If I miss the Number 10 tram to work in the morning, I have the luxury of waiting in the rain for another one 20 minutes later. But elections come around rather less frequently and I am starting to get the feeling that the wait for the next one is going to be an extremely long one.
On October 3rd it all seemed simple. The people had spoken – and spoken clearly. They backed Dombrovskis’ Unity bloc and gave reasonable backing to Harmony Centre and ZZS. They categorically rejected the oligarchic PLL, and the ultranationalsts were left with less than 8% of the vote – normal for a European nation.
The momentum was with Dombrovskis. He had grown in stature and assurance, and even some of his political opponents seemed to acknowledge the fact, admitting that he had the mandate and no longer trying to talk over him in TV debates. He had shown what he could do as a stop-gap premier and was ready to move to the next level surrounded by a government of his choosing.
Less than three weeks later, that has all changed. Instead of acting with boldness and confidence to put together the coalition he wanted, Dombrovskis and the other leaders within the Unity bloc (whose “unity” is questionable) look like they are playing hide-and-seek with potential partners. First it was to be a coalition of 3 parties, then 4, then 2…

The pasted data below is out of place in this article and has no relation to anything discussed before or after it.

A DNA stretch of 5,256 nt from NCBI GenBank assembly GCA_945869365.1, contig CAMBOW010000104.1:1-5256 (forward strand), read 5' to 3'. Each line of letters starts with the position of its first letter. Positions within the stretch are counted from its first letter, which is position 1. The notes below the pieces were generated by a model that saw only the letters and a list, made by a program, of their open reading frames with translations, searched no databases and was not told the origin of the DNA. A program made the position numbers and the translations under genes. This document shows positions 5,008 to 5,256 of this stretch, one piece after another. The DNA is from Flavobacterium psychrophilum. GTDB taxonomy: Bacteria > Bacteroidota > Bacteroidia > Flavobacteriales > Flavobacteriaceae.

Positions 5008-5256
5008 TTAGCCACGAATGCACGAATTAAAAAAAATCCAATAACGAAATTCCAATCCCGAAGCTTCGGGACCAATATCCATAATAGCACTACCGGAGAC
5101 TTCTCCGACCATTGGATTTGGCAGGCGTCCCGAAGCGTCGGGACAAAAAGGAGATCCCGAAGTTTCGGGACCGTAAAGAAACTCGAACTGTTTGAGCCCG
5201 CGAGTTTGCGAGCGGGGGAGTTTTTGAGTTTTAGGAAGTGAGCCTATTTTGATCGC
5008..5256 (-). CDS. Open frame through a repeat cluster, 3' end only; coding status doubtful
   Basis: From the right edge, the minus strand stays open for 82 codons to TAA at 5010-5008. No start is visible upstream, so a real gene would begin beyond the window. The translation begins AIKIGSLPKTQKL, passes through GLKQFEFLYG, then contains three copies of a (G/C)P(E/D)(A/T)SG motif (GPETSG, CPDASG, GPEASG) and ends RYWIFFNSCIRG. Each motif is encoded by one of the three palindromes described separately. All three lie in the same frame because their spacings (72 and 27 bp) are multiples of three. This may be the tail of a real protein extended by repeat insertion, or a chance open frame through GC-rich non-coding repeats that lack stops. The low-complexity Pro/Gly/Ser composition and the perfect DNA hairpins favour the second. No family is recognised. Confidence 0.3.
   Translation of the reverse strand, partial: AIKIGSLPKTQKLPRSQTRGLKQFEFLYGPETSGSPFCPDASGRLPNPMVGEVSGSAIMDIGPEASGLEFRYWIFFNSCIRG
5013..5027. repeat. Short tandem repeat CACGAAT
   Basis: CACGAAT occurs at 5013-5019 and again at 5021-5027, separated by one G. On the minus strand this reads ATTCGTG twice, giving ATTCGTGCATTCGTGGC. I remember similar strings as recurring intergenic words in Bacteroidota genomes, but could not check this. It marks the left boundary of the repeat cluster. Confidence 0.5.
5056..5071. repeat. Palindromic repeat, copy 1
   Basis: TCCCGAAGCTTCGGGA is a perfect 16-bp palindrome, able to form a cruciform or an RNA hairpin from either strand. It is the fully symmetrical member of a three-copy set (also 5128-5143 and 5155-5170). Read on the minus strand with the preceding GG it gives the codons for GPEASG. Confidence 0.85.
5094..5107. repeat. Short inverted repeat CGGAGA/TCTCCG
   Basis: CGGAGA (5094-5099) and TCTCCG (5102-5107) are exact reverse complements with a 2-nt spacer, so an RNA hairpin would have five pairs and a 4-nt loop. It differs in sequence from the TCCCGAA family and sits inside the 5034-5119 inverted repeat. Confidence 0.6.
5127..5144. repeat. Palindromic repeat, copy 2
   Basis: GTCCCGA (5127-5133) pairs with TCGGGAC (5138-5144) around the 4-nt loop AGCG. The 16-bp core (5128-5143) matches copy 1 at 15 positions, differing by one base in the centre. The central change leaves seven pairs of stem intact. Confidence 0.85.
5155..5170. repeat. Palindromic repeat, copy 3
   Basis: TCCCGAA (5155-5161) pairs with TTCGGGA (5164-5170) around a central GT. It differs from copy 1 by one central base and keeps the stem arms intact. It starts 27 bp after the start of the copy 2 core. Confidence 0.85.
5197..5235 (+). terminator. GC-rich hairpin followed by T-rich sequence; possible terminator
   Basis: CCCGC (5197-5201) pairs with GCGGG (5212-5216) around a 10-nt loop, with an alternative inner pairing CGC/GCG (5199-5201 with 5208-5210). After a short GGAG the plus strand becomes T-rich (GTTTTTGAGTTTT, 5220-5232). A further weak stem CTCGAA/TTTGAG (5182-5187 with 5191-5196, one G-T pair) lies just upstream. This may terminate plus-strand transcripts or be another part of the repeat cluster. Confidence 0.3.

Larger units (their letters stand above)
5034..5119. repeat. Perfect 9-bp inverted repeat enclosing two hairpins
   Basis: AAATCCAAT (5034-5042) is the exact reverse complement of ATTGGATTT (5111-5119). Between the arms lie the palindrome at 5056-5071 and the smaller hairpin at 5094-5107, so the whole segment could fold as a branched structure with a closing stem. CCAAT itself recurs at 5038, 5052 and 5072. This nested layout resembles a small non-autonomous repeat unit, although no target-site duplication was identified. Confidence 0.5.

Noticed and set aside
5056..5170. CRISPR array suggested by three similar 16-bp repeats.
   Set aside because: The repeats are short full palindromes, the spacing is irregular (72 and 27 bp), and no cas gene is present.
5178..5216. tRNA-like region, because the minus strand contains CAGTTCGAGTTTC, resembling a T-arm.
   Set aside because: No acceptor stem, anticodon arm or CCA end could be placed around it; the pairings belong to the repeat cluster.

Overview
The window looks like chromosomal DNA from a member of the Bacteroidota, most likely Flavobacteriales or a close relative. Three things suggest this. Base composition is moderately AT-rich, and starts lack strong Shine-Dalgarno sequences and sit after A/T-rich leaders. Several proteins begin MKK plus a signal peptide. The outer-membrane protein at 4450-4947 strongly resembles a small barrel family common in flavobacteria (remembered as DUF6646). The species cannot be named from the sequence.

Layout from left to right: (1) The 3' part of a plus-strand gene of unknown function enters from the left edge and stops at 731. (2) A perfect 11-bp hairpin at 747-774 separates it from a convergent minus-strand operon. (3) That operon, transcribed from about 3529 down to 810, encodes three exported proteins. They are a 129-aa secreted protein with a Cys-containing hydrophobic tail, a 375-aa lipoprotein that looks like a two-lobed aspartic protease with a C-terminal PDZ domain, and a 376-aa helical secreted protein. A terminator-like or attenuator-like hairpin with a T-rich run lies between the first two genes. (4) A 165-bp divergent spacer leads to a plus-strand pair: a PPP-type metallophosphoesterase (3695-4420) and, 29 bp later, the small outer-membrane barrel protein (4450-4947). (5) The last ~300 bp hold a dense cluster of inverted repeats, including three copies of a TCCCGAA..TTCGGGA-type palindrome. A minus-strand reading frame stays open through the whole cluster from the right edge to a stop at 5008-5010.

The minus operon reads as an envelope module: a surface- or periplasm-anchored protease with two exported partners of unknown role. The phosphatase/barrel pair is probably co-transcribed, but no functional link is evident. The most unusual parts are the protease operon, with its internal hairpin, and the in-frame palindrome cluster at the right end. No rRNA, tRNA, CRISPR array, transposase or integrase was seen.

Dombrovskis isn’t solely to blame. Instead of using each other as excuses not to join the coalition, either the Nationalist Alliance and Harmony Centre should have seized the initiative by showing how keen the were to contribute to a constructive coalition. The smart move would have been to call each others’ bluff and see who would really walk away from a “government of national unity” first.
Given the unpredictable nature of Visu Latvijai! who started throwing their weight around as soon as they were elected, we could easily have seen a situation where the “disloyal” Harmony Centre provided the stability they could not.
The voters who delivered their verdict have been forgotten as the party machines do their shady deals behind closed doors.
In most countries, new governments get a chance to enjoy a “honeymoon period” when they know they retain the goodwill of the electorate and can push through important legislation quickly. It rarely lasts long but does at least give some sense of achievement and focus to the first weeks. In Latvia that could have been the 2011 budget – but that will now looks like it will be a very messy dogfight that will place huge strains on the new government from the beginning.
At times it is as if the month-long hiatus between the general election and the accession of a new government is specifically designed to rob any incoming government of the momentum it might have gained at the polls.
The great tragedy is that what should have been a game-changing election for Latvia is now starting to look like all the others, with parties breaking into all sorts of petty squabbles and predicting that the government will last a matter of months.
That’s the trouble with the Number 10 tram – the next one will certainly come along, but there is no guarantee there will be room to climb aboard.